Virus Outbreak Rams Global Tourism 01/27 06:11
(AP) -- Tourism from China was already weakening even before a new virus
forced much of the country into a standstill.
With tens of millions of Chinese ordered to stay put and many others opting
to avoid travel as the new coronavirus spreads, tourism around the globe is
taking a heavy hit during one of the biggest travel seasons, the Lunar New
In Thailand, a favorite tropical destination for Lunar New Year travel,
officials estimate potential lost revenue at 50 billion baht ($1.6 billion). In
Asia and much farther away, hotels, airlines, cruise operators and others who
depend on big spending Chinese tourists are ruing their absence.
On Monday, China extended the week-long holiday by an extra three days to
Feb. 2 to help prevent the epidemic from spreading further, as authorities
announced that 2,744 people had fallen ill and 80 had died from the new virus
first found in the central Chinese city of Wuhan. Shanghai pushed the holiday's
end back to Feb. 9.
Travel agencies in China were told to cancel group tourism, and governments
around the region were restricting travel from Wuhan, closely monitoring other
travelers and helping arrange evacuations of some foreigners stuck in Wuhan.
So far, 17 Chinese cities that are home to more than 50 million people have
In Thailand's capital, Bangkok, many drugstores ran out of surgical masks
and the number of Chinese tourists appeared to be much smaller than usual for
the Lunar New Year. The government announced it was handing out masks, and that
the airport rail link would be disinfected.
The Tourism Council of Thailand estimated revenues for the holidays would be
at least 50 billion baht ($1.6 billion) lower than usual, based on an estimate
of Chinese tourists usually spending about 50,000 baht ($1,600) each.
That followed a downturn in arrivals from China in early 2019 after several
boating accidents raised questions about the safety standards of tour
Overall, a few months ago the China Outbound Tourism Research Institute
predicted 7 million outbound trips for Chinese New Year this year, up from 6.3
million in 2019.
Anti-government protests in Hong Kong have left many from the Chinese
mainland wary of visiting that popular destination and more likely to travel
farther afield. The same goes for the self-governed island of Taiwan, where
heavy voter turnout in elections earlier this month favored candidates who do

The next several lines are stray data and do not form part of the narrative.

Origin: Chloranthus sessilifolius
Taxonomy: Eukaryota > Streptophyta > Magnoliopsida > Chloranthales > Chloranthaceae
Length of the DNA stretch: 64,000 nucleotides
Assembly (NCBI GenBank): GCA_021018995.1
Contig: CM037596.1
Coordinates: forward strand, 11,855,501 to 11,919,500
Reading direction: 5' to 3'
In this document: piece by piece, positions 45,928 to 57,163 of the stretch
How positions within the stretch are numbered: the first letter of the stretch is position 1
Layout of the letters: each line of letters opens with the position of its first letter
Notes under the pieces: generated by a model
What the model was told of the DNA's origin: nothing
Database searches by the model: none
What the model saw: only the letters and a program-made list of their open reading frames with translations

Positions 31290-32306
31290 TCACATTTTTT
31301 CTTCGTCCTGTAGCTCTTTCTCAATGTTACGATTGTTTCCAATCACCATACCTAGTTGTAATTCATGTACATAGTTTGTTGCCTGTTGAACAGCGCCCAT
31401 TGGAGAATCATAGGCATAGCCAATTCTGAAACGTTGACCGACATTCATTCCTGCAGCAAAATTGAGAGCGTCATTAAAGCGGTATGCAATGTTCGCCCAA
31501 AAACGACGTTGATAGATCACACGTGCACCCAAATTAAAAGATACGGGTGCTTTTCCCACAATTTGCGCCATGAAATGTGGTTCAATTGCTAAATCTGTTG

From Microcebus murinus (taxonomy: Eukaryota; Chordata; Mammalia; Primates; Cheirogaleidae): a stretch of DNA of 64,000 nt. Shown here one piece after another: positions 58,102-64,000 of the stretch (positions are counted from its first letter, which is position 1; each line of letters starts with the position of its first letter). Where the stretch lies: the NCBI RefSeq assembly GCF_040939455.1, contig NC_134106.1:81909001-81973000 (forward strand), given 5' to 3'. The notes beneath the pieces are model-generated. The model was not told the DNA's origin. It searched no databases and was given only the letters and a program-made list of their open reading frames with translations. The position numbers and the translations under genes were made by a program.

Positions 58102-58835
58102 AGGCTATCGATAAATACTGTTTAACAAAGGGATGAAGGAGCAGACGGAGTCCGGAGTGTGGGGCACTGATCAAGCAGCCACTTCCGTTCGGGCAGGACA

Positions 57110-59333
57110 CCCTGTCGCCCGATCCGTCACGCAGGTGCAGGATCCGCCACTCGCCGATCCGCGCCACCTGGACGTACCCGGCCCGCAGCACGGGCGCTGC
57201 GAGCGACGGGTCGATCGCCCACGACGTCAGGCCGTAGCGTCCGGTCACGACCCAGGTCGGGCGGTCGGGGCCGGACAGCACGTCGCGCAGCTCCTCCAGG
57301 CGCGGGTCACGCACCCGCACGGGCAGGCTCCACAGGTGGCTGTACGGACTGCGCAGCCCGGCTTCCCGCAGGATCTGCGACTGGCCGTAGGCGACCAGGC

not favor uniting with Beijing as China's leaders insist must happen
Chinese made about 134 million trips in 2019, according to official figures,
up 4.5% from a year earlier but a much slower rate of increase than the nearly
15% growth seen in 2018. Hong Kong, Thailand, Japan, Vietnam and South Korea
tend to be favorite destinations.
Tourism from China to the U.S. was already on a decline even before the
coronavirus hit, hurt by the prolonged trade dispute between Beijing and
Washington. In 2018, travel from China to the U.S. fell for the first time in
15 years, according to the National Travel and Tourism Office, which collects
data from U.S. Customs forms.
The office has forecast a further decline of 5% in 2019. It was predicting a
return to slow but steady growth in 2020 and beyond, and it isn't clear how the
outbreak and latest travel restrictions might change that. China ranks fifth
overall in the number of tourists it sends to the U.S., behind Canada, Mexico,
the U.K. and Japan.
The impact of the crisis will be difficult to estimate accurately, given the
wide range of businesses likely to be affected, apart from the trips cancelled,
fewer shop-til-you-drop mall visits, restaurant meals and hotel stays.
"The structural changes to the global economy complicate the economic
analysis of this because there are linkages within economies, across sectors,
and across international trade and capital flows that need to be factored,"
Stephen Innes, chief market strategist for AxiCorp, said in a commentary.
In fact, the already diminished flow of Chinese tourists to the U.S. thanks
to the trade war means that market may suffer less of a direct hit, he said.